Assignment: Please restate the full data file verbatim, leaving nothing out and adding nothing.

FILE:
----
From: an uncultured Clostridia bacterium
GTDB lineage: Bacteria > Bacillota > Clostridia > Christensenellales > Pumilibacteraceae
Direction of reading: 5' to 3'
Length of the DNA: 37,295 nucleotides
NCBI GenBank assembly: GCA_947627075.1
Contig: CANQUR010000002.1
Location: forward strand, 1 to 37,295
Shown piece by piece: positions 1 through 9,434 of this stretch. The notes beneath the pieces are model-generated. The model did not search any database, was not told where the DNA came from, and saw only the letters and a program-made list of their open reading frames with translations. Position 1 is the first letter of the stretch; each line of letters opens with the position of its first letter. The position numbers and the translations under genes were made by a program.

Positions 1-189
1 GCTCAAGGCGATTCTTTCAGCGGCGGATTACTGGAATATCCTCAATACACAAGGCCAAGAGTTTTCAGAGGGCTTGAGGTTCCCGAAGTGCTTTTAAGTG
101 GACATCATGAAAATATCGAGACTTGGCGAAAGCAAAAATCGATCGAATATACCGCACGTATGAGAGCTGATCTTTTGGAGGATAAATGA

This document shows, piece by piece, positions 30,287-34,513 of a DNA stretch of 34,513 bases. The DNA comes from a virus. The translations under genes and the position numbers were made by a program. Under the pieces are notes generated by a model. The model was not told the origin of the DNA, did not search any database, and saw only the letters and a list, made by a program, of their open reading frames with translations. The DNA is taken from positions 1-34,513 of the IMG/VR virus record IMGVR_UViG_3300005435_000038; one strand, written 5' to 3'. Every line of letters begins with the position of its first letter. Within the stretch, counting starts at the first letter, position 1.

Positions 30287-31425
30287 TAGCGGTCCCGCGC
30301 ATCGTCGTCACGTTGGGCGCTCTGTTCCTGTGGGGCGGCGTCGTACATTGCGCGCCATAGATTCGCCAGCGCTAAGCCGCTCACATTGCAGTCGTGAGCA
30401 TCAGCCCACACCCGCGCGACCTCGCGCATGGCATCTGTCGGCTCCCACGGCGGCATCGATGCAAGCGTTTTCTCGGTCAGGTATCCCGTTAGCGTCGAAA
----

From: an uncultured Clostridia bacterium
GTDB lineage: Bacteria > Bacillota > Clostridia > Christensenellales > Pumilibacteraceae
Direction of reading: 5' to 3'
Length of the DNA: 37,295 nucleotides
NCBI GenBank assembly: GCA_947627075.1
Contig: CANQUR010000002.1
Location: forward strand, 1 to 37,295
Shown piece by piece: positions 1 through 9,434 of this stretch. The notes beneath the pieces are model-generated. The model did not search any database, was not told where the DNA came from, and saw only the letters and a program-made list of their open reading frames with translations. Position 1 is the first letter of the stretch; each line of letters opens with the position of its first letter. The position numbers and the translations under genes were made by a program.

Positions 1-189
1 GCTCAAGGCGATTCTTTCAGCGGCGGATTACTGGAATATCCTCAATACACAAGGCCAAGAGTTTTCAGAGGGCTTGAGGTTCCCGAAGTGCTTTTAAGTG
101 GACATCATGAAAATATCGAGACTTGGCGAAAGCAAAAATCGATCGAATATACCGCACGTATGAGAGCTGATCTTTTGGAGGATAAATGA

This document shows, piece by piece, positions 30,287-34,513 of a DNA stretch of 34,513 bases. The DNA comes from a virus. The translations under genes and the position numbers were made by a program. Under the pieces are notes generated by a model. The model was not told the origin of the DNA, did not search any database, and saw only the letters and a list, made by a program, of their open reading frames with translations. The DNA is taken from positions 1-34,513 of the IMG/VR virus record IMGVR_UViG_3300005435_000038; one strand, written 5' to 3'. Every line of letters begins with the position of its first letter. Within the stretch, counting starts at the first letter, position 1.

Positions 30287-31425
30287 TAGCGGTCCCGCGC
30301 ATCGTCGTCACGTTGGGCGCTCTGTTCCTGTGGGGCGGCGTCGTACATTGCGCGCCATAGATTCGCCAGCGCTAAGCCGCTCACATTGCAGTCGTGAGCA
30401 TCAGCCCACACCCGCGCGACCTCGCGCATGGCATCTGTCGGCTCCCACGGCGGCATCGATGCAAGCGTTTTCTCGGTCAGGTATCCCGTTAGCGTCGAAA